While clearly a historical novel, The Island of Worthy Boys was inspired by a real-life school, the Boston Farm School, which existed from 1833 to 1975, and its real-life superintendent, Charles Bradley, who served in that position from 1888 to 1922.
The author stumbled on the school’s existence while taking a cruise of the Boston Harbor Islands more than 25 years ago. At the time, the boat’s captain mentioned that a “reform school” had once existed on Thompson Island.
What Hertzberg Mayo discovered was that the real school, far from being a reform school, was that “rare good place” governed by a sense of fairness and compassion. Boys were educated and later apprenticed so they could support themselves in a variety of careers. Hertzberg Mayo was put in touch with a man, Dave Haeger, who had attended the school from 1938 to 1943 and who offered invaluable insight into life on the island as a Farm School student.
The Island of Worthy Boys vividly recalls a chapter in American history before the advent of the Progressive Era and the creation of a safety net to protect children. It deftly explores some thorny issues—forgiveness, compassion, resilience, the individual’s responsibility to society. Sadly, it also serves as a reminder, at a time when income disparity continues to grow in this country, that a child’s future is still too often determined by the circumstances of his birth.—John O’Rourke
One more sign that we baby boomers are marching swiftly to the grave: Ziggy Stardust and the Thin White Duke are now the subjects of a reference book. Rebel Rebel catalogs every song David Bowie recorded up to January 1976 in all his personae, with details on the recording sessions, personnel, release schedules, chart peaks, and live performances.
But it’s O’Leary’s essays on each song that make the book worthwhile for casual Bowie fans who don’t really care who played rhythm guitar on an unreleased 1972 remake of “John, I’m Only Dancing” (O’Leary: “Lou Reed?”).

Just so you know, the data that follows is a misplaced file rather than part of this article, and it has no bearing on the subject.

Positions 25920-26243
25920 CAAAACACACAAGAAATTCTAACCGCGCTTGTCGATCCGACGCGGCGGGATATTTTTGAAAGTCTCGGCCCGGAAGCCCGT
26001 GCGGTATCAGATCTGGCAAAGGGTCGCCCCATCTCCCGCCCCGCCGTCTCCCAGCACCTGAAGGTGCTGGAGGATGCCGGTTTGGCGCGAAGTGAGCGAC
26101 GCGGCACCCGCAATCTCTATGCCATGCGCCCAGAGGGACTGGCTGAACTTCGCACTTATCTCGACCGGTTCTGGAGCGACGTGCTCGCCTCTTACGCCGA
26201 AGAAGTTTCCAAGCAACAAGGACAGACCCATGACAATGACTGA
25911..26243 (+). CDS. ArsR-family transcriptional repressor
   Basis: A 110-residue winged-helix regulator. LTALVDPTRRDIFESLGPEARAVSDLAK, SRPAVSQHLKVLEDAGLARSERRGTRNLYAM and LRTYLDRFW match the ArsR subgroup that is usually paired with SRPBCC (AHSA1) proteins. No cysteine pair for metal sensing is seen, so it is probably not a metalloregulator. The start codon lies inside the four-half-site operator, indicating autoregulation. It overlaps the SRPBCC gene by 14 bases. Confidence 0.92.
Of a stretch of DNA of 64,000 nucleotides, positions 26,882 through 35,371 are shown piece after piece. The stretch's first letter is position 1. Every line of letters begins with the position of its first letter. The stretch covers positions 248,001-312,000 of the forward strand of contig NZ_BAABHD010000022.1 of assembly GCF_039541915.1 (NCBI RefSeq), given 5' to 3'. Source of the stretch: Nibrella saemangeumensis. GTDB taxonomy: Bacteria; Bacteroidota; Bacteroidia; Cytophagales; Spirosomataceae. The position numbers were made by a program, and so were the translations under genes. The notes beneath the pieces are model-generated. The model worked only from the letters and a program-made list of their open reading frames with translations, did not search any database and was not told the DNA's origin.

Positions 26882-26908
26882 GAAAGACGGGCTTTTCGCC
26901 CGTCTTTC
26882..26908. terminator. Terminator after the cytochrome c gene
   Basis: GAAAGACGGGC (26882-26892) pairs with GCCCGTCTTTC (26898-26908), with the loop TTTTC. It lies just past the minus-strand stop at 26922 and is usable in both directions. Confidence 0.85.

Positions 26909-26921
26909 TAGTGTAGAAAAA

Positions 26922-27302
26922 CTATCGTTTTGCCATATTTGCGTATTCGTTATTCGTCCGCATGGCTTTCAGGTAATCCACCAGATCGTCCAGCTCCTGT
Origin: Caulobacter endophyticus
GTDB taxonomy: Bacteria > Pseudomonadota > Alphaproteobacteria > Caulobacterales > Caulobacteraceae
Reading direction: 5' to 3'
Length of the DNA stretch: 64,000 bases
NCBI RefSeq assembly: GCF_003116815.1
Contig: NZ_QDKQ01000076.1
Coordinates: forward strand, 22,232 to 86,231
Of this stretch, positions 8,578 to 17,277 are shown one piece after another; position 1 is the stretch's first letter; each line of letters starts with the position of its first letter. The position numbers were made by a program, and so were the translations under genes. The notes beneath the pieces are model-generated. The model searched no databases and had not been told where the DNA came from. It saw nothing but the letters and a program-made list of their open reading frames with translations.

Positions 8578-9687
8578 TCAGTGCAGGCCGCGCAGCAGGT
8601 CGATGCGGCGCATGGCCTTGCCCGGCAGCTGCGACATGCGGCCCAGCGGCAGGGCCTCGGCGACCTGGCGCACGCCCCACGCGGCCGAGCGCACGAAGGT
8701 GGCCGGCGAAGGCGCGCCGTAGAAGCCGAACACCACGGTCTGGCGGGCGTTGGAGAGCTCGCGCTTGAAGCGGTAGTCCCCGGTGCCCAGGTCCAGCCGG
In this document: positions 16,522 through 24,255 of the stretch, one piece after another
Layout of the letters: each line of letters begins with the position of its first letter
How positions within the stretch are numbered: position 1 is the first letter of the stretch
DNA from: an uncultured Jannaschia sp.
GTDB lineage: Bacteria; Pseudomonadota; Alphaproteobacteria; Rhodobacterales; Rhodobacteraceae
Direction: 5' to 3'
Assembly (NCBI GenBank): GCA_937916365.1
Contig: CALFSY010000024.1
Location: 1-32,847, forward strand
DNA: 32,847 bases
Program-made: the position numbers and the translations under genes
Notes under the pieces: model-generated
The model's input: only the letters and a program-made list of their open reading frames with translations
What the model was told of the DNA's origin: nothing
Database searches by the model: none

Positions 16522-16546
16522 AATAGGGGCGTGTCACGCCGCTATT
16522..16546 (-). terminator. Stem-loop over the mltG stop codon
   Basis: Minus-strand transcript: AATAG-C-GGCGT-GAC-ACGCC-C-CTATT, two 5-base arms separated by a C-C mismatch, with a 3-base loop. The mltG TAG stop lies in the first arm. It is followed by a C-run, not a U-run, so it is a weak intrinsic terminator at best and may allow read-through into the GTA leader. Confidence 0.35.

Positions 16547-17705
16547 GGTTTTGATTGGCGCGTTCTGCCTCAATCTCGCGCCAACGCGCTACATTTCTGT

“It’s still strange to realize his first single predates A Hard Day’s Night,” O’Leary writes in the introduction. “By keeping to the ground and going through Bowie’s records song by song, you can slowly get a sense of the scale of Bowie’s achievement—a body of work that holds up as well as anything from his era.”
Bowie died on January 10, 2016, two days after his 69th birthday and the release of his new album Blackstar.
O’Leary is good on the music, such as the singular novelty “Space Oddity,” which launched Bowie’s success. Recorded in 1969 in advance of the moon landing, it was on and off the charts for years and even sung by an astronaut on the International Space Station in 2013. O’Leary plumbs the harmonies and chord changes that make the song work, the important role of a goofy little synthesizer called the Stylophone, and the song’s connections to “In the Year 2525,” 2001: A Space Odyssey, “A Day in the Life,” and “Over the Rainbow.”
“Born mournful, it’s become more so,” O’Leary writes of the song. “Bowie had felt something linked the Apollo astronauts (who thought they’d be the opening act of a new age of space exploration and turned out to be one-hit wonders), the doomed astronauts of science fiction, all of the lost boys of the imploding counterculture.” The disappointing arc of his own career to that point and a bad breakup were also on Bowie’s mind.
The author takes us song by song through the extraordinary five years of productivity that followed: “The Man Who Sold the World,” “Changes,” “Life on Mars?,” “Ziggy Stardust,” “Starman,” “All the Young Dudes,” “The Jean Genie,” “Diamond Dogs,” “Young Americans,” “Fame,” and many more, as well as countless album tracks and covers.
Along the way, O’Leary also delves into the cocaine-fueled chameleon act that helped sear Bowie into the popular consciousness, from his alien starring role in The Man Who Fell To Earth to his largely false coming out.
“From 1973 to 1977, Bowie ran an inadvertent guerilla war against television, particularly American television,” O’Leary writes. “If anything, he was gracious, polite, happy to flatter the host. But his emaciated coke-wraith appearance was disturbing merely as a visual,” he writes, and Bowie came across as “estranged, distracted, standing at a remove from humanity. He seemed like an extraterrestrial summoned by the cameras.”
O’Leary promises a second volume covering Bowie from his fertile Berlin period to his final works. A regular biography will be a better starting point for Bowie neophytes. But Rebel Rebel is worthwhile for those who have already learned to turn and face the strange changes.—Joel Brown